How to treat neurological conditions with physical therapy

From U.S. News & World Report

By Vanessa Caceres

Physical therapy helps people improve their movement. You may think of physical therapy as something you use after a sports injury or after certain types of surgery. However, physical therapy helps with a variety of health issues. For example, breast cancer patients who have had their lymph nodes removed often get physical therapy to help with lymphedema. Physical therapy can also help with neurological disorders.

Neurological disorders (also called neurological diseases or conditions) affect the brain, spinal cord or nervous system. There are more than 1,000 neurological diseases. Some examples include:

  • ALS (amyotrophic lateral sclerosis)
  • Alzheimer’s disease
  • Cerebral palsy
  • Concussions
  • Epilepsy
  • Migraines
  • Multiple sclerosis
  • Muscular dystrophy
  • Parkinson’s disease
  • Spinal cord injury
  • Stroke
  • Traumatic brain injury

Nearly 100 million Americans were affected by neurological disorders in 2011, according to a report in the Annals of Neurology. This number will likely increase as the population ages. Stroke and Alzheimer’s disease were the fourth- and fifth-highest killers in the U.S. in 2017, according to the Centers for Disease Control and Prevention.

Physical therapists are trained, licensed professionals who focus on evaluating and treating problems that affect any type of movement, says Anne Aldrich, a board-certified clinical specialist in pediatric physical therapy at CHOC Children’s, a pediatric health care system in Orange, California.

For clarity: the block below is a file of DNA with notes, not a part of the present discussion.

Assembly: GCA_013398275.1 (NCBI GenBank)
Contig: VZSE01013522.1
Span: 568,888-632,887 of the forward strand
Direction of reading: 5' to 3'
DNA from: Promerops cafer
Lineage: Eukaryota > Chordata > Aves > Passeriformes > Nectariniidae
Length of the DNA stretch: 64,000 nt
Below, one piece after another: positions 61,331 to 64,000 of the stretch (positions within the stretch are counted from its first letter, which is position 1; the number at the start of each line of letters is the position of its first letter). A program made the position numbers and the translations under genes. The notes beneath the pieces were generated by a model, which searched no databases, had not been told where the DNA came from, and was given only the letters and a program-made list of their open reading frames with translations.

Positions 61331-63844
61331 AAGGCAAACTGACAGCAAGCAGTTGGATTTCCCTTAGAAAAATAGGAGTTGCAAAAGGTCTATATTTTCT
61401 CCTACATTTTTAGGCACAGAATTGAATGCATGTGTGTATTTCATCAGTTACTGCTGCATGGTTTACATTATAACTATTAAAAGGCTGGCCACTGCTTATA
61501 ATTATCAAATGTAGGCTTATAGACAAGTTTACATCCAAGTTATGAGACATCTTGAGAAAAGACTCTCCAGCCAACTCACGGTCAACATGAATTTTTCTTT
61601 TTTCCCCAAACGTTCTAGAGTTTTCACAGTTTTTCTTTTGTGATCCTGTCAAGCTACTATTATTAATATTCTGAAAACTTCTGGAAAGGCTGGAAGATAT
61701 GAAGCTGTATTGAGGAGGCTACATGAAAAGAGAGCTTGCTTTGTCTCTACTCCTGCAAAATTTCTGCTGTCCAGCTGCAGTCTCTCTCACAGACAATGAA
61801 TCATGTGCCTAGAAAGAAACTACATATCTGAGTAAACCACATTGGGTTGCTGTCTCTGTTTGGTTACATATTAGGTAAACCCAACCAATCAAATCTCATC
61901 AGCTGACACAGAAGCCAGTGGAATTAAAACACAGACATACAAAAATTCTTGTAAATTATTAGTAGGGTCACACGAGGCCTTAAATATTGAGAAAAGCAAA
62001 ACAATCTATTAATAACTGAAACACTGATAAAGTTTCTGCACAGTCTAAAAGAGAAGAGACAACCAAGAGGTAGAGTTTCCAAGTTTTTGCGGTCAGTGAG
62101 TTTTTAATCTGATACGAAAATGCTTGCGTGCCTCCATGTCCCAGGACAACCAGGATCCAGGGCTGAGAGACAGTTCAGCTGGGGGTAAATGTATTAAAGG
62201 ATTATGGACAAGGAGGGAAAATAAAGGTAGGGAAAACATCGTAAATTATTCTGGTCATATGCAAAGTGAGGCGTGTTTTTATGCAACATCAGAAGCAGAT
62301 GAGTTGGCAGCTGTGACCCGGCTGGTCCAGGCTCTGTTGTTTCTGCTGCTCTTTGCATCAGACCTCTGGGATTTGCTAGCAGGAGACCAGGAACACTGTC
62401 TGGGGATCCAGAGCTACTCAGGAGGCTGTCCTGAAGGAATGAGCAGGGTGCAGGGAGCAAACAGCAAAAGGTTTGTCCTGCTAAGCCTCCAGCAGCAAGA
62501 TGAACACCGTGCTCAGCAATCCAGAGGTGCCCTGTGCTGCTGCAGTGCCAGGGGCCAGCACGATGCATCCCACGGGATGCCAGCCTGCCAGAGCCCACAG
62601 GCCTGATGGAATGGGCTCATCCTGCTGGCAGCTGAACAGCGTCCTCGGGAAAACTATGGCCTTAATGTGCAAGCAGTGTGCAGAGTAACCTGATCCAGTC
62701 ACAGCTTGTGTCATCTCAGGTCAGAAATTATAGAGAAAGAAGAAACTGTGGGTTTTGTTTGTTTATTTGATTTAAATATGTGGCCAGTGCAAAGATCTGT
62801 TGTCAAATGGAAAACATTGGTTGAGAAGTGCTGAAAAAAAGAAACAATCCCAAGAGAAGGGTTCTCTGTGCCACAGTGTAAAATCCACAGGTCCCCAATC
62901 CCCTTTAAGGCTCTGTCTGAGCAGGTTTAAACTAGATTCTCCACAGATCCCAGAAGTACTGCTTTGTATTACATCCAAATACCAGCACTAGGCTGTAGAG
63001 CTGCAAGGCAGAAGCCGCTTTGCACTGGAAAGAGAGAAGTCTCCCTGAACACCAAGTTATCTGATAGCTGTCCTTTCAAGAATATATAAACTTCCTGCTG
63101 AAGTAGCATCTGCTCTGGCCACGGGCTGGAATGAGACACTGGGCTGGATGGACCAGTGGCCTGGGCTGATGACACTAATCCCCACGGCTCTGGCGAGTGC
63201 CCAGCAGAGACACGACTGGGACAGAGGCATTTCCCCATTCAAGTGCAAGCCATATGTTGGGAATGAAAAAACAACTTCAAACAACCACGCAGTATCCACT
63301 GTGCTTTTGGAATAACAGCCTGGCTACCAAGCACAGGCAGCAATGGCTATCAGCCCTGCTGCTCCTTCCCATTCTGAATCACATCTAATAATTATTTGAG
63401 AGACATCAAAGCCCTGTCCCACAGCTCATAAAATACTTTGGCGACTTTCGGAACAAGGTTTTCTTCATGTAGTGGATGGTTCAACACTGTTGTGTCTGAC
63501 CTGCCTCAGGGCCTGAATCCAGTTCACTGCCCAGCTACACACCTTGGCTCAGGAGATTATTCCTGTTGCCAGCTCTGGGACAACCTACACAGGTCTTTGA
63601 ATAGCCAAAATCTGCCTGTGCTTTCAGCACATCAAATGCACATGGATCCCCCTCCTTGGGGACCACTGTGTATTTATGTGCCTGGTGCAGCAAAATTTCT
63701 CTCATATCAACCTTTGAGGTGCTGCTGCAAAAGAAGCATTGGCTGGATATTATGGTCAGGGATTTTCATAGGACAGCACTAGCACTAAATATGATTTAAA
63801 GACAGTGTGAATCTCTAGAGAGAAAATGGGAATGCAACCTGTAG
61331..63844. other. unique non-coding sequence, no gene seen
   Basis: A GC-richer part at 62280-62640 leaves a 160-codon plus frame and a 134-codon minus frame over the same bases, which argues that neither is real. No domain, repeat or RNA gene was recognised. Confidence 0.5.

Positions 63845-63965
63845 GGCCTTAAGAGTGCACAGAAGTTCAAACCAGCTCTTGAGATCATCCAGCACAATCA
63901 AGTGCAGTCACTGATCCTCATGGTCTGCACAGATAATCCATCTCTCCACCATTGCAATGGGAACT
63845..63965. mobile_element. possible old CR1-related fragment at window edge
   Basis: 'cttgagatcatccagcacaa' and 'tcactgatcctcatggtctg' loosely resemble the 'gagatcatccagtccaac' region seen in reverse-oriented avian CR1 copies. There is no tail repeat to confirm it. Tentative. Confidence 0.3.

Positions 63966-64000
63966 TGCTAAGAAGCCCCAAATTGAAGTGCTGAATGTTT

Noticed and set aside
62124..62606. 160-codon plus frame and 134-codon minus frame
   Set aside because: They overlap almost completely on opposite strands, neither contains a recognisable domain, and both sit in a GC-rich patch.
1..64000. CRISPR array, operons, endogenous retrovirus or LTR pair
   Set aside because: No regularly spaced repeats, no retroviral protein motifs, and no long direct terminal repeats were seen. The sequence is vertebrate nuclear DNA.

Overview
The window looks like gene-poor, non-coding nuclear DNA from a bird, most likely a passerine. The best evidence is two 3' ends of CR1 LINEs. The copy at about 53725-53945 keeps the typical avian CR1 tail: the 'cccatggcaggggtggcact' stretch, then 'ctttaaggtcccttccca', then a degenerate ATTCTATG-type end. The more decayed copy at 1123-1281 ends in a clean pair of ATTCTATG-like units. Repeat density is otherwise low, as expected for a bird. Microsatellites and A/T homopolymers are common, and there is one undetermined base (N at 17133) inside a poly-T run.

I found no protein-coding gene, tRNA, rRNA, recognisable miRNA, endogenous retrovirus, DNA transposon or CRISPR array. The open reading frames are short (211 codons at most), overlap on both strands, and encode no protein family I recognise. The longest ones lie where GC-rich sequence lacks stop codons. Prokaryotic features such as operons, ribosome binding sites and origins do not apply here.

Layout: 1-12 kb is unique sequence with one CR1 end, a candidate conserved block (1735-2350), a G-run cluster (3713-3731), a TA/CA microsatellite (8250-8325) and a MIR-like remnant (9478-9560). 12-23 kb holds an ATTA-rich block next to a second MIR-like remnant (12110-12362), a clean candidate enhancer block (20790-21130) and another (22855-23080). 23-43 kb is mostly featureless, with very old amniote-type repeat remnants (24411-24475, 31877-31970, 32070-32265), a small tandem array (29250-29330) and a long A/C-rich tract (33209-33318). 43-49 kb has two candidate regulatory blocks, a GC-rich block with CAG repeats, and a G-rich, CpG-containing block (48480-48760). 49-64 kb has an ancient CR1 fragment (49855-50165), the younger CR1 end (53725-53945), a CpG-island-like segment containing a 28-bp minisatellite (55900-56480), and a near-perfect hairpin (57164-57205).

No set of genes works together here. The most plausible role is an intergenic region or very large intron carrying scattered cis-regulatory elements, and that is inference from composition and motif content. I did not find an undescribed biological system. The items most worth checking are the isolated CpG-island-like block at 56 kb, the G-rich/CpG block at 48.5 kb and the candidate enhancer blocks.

Physical therapists help to improve movement, so people can more easily do the things they want to do, says physical therapist Julie A. Blank, owner of On the Go Therapy Services in Sarasota, Florida.

Physical therapy is a good fit for many people with neurological disorders because they may have problems with their movement. These problems are often caused by the disorder. Depending on the type of neurological condition someone has, movement problems can get worse as the disease progresses. This is the case with conditions like Alzheimer’s disease, Parkinson’s disease and ALS.

How physical therapy can help

“These impairments can be small or large and can have a varying impact on an individual’s ability to move,” Aldrich says. Here are a few examples of how movement problems affect people with neurological disorders – and how physical therapy can help:

  • A man had a stroke eight years earlier. The stroke caused him to walk abnormally. Now his knee hurts due to the way he walks. He wants his knee pain to get better.
  • A child with a neurological disorder may need to learn to walk with a cane. Before doing this, she needs to practice sitting and standing. Then eventually, she can learn to walk with the cane.